Therefore, identifying genetic alterations in precursor lesions can lead to molecular-based strategies, improving the sensitivity, specificity, and impact of colorectal screening and surveillance programs. Nevertheless, few studies evaluated the mutation status in South America CRC precursor lesions [22, 23]. Results of the first two years (first round) of our colorectal cancer screening program (from Barretos Cancer Hospital program) in Brazil showed a successful implementation with a high test return participation rate, colonoscopy completion, and detection lesion rates. In addition, participant’s blood and FIT (fecal immunochemical test) tests has been stored in the Barretos Cancer Hospital biobank to allow future biomarker studies and consequently improve lesions detection rates [24].

Herein, we performed the mutation analysis by next-generation sequencing (NGS) of 50 oncogenes and tumor suppressor genes in colorectal cancer precursor lesions and also evaluated the genetic ancestry composition of the Brazilian samples included in the study. Somatic nucleotide variants were identified in all types of precursor lesions, most of them more prevalent in the adenoma group. Moreover, the spectrum of mutated genes was different between adenomas and serrated polyps. These results extend our knowledge of the molecular biological features of precursor lesions and the natural history of colorectal cancer.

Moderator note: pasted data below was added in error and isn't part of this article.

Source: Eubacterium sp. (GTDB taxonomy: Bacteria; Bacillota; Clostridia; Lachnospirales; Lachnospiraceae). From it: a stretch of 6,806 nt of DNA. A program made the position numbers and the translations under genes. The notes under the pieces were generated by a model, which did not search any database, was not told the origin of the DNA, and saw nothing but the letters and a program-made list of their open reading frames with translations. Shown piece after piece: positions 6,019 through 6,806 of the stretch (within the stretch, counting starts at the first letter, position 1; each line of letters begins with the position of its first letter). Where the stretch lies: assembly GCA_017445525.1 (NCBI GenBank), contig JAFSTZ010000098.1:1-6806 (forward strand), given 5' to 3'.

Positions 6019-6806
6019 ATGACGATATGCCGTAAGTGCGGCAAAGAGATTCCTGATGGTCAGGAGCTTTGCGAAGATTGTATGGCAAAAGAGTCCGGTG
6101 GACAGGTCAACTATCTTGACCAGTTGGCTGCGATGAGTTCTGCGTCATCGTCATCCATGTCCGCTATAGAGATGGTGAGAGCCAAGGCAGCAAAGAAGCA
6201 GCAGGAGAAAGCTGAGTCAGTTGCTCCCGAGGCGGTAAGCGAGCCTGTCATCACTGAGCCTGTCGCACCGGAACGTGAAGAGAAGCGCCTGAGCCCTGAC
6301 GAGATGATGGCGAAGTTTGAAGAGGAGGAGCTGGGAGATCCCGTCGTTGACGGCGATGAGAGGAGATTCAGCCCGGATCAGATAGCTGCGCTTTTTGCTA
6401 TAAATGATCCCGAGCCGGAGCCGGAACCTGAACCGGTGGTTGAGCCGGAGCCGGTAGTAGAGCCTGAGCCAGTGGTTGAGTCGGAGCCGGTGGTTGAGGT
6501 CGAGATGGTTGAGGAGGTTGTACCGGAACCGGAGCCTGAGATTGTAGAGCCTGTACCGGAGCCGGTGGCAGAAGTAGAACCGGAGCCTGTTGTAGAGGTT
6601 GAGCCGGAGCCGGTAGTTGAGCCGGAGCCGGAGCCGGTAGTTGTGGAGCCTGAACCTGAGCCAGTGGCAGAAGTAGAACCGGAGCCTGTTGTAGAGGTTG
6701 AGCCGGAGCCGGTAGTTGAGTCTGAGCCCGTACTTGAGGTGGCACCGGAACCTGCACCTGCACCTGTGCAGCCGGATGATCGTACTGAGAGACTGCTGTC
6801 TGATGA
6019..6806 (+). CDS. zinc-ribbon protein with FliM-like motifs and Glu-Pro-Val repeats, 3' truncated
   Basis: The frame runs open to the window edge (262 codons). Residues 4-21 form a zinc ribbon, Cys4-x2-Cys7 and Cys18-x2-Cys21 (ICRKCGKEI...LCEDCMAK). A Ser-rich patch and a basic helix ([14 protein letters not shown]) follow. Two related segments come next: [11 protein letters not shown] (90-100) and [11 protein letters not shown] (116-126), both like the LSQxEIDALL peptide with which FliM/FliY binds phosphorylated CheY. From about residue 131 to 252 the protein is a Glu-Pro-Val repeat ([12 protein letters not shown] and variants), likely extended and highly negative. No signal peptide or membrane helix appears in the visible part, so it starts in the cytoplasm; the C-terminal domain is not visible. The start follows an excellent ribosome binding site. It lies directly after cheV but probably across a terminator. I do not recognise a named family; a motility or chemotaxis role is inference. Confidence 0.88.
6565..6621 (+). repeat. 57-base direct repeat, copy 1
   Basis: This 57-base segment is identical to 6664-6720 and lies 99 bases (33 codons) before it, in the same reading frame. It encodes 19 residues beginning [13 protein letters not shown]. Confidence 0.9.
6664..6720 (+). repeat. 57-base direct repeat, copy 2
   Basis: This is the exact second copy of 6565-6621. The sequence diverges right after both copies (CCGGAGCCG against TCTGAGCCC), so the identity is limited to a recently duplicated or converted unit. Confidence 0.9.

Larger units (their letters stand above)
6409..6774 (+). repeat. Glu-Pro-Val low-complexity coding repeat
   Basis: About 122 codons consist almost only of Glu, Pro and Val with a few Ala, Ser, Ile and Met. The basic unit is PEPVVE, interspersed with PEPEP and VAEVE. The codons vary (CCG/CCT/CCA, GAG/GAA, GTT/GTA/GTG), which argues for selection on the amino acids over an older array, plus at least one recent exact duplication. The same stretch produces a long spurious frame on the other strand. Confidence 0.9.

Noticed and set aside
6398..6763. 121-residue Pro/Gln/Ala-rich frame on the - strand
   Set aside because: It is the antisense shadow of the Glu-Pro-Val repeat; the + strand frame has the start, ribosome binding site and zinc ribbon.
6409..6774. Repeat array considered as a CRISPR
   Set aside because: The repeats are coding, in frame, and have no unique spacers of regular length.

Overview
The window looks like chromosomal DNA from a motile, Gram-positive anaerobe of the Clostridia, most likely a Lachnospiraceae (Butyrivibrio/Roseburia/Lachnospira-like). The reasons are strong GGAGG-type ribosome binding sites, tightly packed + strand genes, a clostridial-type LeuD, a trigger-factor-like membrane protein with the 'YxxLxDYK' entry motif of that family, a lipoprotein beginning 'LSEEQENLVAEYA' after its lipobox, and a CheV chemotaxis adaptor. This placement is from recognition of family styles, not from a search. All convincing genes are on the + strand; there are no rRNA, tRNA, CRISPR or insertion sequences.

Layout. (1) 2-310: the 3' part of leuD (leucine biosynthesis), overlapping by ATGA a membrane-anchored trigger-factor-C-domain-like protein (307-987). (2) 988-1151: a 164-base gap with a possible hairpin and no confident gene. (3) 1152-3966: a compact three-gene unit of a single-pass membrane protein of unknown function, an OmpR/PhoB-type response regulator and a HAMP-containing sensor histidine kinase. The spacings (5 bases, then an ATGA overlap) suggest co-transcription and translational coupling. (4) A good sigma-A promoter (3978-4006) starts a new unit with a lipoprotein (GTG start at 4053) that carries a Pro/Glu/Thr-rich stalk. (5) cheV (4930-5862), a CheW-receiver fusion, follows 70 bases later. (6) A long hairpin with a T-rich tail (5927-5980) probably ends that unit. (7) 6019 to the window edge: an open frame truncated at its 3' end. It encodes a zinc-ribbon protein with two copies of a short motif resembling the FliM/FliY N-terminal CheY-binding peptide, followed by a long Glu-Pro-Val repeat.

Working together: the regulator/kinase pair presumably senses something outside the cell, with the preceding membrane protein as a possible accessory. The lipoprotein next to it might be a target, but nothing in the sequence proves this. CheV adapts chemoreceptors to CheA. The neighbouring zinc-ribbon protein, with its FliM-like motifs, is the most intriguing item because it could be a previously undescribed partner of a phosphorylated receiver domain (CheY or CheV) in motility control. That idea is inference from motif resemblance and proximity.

Methods

Study population

This retrospective study analyzed a total of 90 formalin-fixed paraffin-embedded (FFPE) samples removed from 87 patients during diagnostic colonoscopy from 2014 to 2016 at Barretos Cancer Hospital [25]. Samples included 67 adenomas (39 early and 28 advanced adenomas), 7 sessile serrated lesions and 16 hyperplastic polyps. The 87 patients were between 49 and 88 years of age. Subjects with a personal history of familial adenomatous polyposis (FAP) or Lynch syndrome were excluded [26, 27].

The Institutional Research Board of the Barretos Cancer Hospital approved the study on Feb 4, 2016 (number ID: 1074/2016). Informed consent was waived due to the retrospective nature of this study. The study protocol conforms to the ethical guidelines of the 1975 Declaration of Helsinki.

Lesions were classified according to Paris classification [28] and histological analysis using WHO criteria [12]. Villous structures in > 25% of adenoma was required for tubulovillous adenoma. If > 75% of the adenoma has a villous architecture, it was diagnosed as villous adenoma. Adenomas were classified as advanced if > 1 cm in diameter or presented more than 25% of villous structures in histology or high-grade intraepithelial neoplasia. Table 1 summarizes the histopathological data of the 90 samples.